NSW Parliament declares support for transgender people

The lower house of the New South Wales parliament passed a motion this week declaring support for transgender people. The show of support comes as the parliament prepared to debate legislation from One Nation leader Mark Latham that will make illegal to discuss sexuality and gender in schools.

The motion passed in the lower house was put forward by intendent MP Alex Greenwich.  Speakers supporting the motion included the Minister for Transport and Roads Andrew Constance (Liberal), Liesl Tesch (Labor), Jo Haylen (Labor) and Newtown MP Jenny Leong (Greens).  Liberal member Shane Mallard also provided a statement of support for the motion.

Read what Alex Greenwich’s motion called for.

I move that this house:

  • Notes the contribution made to New South Wales from the trans and gender diverse communities
  • Commends leading organisations supporting the trans and gender diverse communities including the Gender Centre, ACON, The Inner City Legal Centre, Twenty10, Trans Pride Australia and Equality Australia.
  • Notes the national sports codes trans and gender diverse inclusion measures
  • Notes the disproportionately high discrimination, and health, mental health and economic impacts experienced by the trans and gender diverse communities, especially during the covid-19 pandemic.
  • Notes the importance of ongoing funding support for organisations and health and welfare services supporting the trans and gender diverse communities.
  • Calls for the trans and gender diverse communities to be treated with dignity, fairness, respect and equality.

The Parliament of New South Wales has long worked together when it comes to matters of equality for LGBTIQ communities. We got behind marriage equality, apologised to the 78ers, removed past homosexual convictions, worked through tensions with police and continue to support the Mardi Gras.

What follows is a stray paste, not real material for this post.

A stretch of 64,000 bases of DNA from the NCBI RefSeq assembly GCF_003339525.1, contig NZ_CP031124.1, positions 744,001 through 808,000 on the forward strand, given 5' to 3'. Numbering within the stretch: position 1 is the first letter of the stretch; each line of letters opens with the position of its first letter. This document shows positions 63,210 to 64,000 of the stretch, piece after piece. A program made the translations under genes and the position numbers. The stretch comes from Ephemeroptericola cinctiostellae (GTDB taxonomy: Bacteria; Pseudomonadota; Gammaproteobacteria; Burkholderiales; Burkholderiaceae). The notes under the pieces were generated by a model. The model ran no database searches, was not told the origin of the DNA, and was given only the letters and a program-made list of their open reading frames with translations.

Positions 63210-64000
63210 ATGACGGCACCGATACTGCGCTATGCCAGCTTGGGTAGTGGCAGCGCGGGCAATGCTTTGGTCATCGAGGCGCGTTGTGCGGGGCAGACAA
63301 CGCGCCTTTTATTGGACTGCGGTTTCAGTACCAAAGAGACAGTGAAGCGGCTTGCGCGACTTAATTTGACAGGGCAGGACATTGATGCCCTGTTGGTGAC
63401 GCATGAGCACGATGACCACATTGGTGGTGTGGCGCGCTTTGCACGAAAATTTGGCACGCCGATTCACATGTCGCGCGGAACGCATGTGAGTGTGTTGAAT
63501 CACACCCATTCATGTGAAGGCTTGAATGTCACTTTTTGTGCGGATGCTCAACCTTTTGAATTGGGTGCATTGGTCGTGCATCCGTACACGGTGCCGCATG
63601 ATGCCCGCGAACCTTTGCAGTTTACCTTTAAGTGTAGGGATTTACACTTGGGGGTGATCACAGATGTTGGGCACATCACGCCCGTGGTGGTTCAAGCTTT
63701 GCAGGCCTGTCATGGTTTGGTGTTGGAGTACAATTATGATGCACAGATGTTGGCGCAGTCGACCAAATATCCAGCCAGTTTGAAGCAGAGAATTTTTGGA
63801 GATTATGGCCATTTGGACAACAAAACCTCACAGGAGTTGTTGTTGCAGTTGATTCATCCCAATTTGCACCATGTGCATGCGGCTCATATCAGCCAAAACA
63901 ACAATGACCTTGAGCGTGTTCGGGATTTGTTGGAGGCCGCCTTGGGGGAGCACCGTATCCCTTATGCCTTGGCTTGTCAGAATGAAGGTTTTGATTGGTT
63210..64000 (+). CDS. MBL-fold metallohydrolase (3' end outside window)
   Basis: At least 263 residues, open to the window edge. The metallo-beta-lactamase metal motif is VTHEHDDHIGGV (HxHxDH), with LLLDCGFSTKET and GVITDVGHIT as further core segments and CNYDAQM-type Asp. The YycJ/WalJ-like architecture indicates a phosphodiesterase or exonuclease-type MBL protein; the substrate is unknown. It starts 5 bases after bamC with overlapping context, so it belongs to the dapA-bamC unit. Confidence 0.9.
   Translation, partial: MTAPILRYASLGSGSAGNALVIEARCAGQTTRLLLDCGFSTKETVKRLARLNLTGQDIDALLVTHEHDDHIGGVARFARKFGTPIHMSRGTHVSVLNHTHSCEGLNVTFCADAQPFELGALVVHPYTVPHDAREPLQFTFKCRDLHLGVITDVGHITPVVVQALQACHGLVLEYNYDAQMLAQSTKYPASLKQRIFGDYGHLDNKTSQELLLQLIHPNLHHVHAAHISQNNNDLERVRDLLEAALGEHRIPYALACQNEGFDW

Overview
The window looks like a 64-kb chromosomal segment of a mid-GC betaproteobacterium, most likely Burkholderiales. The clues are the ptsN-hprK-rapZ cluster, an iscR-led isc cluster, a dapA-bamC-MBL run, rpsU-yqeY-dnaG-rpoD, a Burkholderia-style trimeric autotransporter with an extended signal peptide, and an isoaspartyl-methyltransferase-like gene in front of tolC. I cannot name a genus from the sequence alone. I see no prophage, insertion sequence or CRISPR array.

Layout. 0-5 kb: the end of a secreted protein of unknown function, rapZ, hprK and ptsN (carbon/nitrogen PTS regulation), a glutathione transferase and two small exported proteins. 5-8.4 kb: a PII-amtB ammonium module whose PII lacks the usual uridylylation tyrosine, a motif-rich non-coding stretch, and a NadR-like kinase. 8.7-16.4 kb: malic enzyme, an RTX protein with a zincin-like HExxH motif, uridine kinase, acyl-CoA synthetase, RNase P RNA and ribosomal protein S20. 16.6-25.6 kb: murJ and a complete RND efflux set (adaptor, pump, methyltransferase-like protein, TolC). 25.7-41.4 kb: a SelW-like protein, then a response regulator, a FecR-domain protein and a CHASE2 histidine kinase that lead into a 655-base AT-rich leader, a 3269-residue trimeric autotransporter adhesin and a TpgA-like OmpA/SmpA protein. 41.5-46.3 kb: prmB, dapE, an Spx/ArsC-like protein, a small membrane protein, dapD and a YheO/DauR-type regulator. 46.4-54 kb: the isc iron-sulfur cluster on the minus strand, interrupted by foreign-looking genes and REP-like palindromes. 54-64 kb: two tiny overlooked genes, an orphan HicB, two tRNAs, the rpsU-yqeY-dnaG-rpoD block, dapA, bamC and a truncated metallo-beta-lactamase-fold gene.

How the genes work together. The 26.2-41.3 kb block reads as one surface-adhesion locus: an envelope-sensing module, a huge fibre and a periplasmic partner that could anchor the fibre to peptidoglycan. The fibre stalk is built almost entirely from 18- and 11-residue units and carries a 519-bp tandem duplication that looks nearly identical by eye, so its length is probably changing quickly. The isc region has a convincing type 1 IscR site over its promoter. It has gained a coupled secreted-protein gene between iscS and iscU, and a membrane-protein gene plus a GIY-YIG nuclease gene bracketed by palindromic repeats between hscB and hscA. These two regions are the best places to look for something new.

There is still a long way to go and we urgently need to focus on the trans and gender diverse communities, whose basic health and welfare are overlooked and who are regularly subject to discrimination, stigma, isolation and exclusion. Trans and gender diverse communities have been under increased attack lately, including in this parliament where their very right to exist is subject of discussion.

Trans, transgender and gender diverse are catch-all terms for people who see their gender as different to the sex assigned to them at birth. It includes people who are non-binary, meaning they don’t identify as wholly male or female. The World Health Organization recognises that being transgender is not a mental illness however it shares concern that discrimination and ignorance of trans and gender diverse people can hinder their access to healthcare, social protection and employment, impacting on their mental health.

There are estimates that around 0.7 of the New South Wales population is transgender although it is likely to be more; they are our friends, family, co-workers and acquaintances; their transgender status is their business but their dignity, fairness, respect and equality and their access to services and opportunities should be a priority for us.

Trans and gender diverse people experience significantly high rates of discrimination, harassment, bullying and stigma and report high levels of isolation and rejection; suicide rates are alarmingly high. People who are transgender face battles every day just to access employment, education, services and healthcare, in ways that most of us cannot imagine.

For many trans and gender diverse people the COVID-19 pandemic has increased already very high rates of social isolation.

Lack of access to documentation that reflects their true sex or gender creates incredible barriers in life. Transgender people are regularly forced to reveal their very personal transition experience when for example they apply for a job or need to provide a birth certificate. This is because in New South Wales a transgender person can only update the sex on their birth certificate if they have a sex affirmation procedure.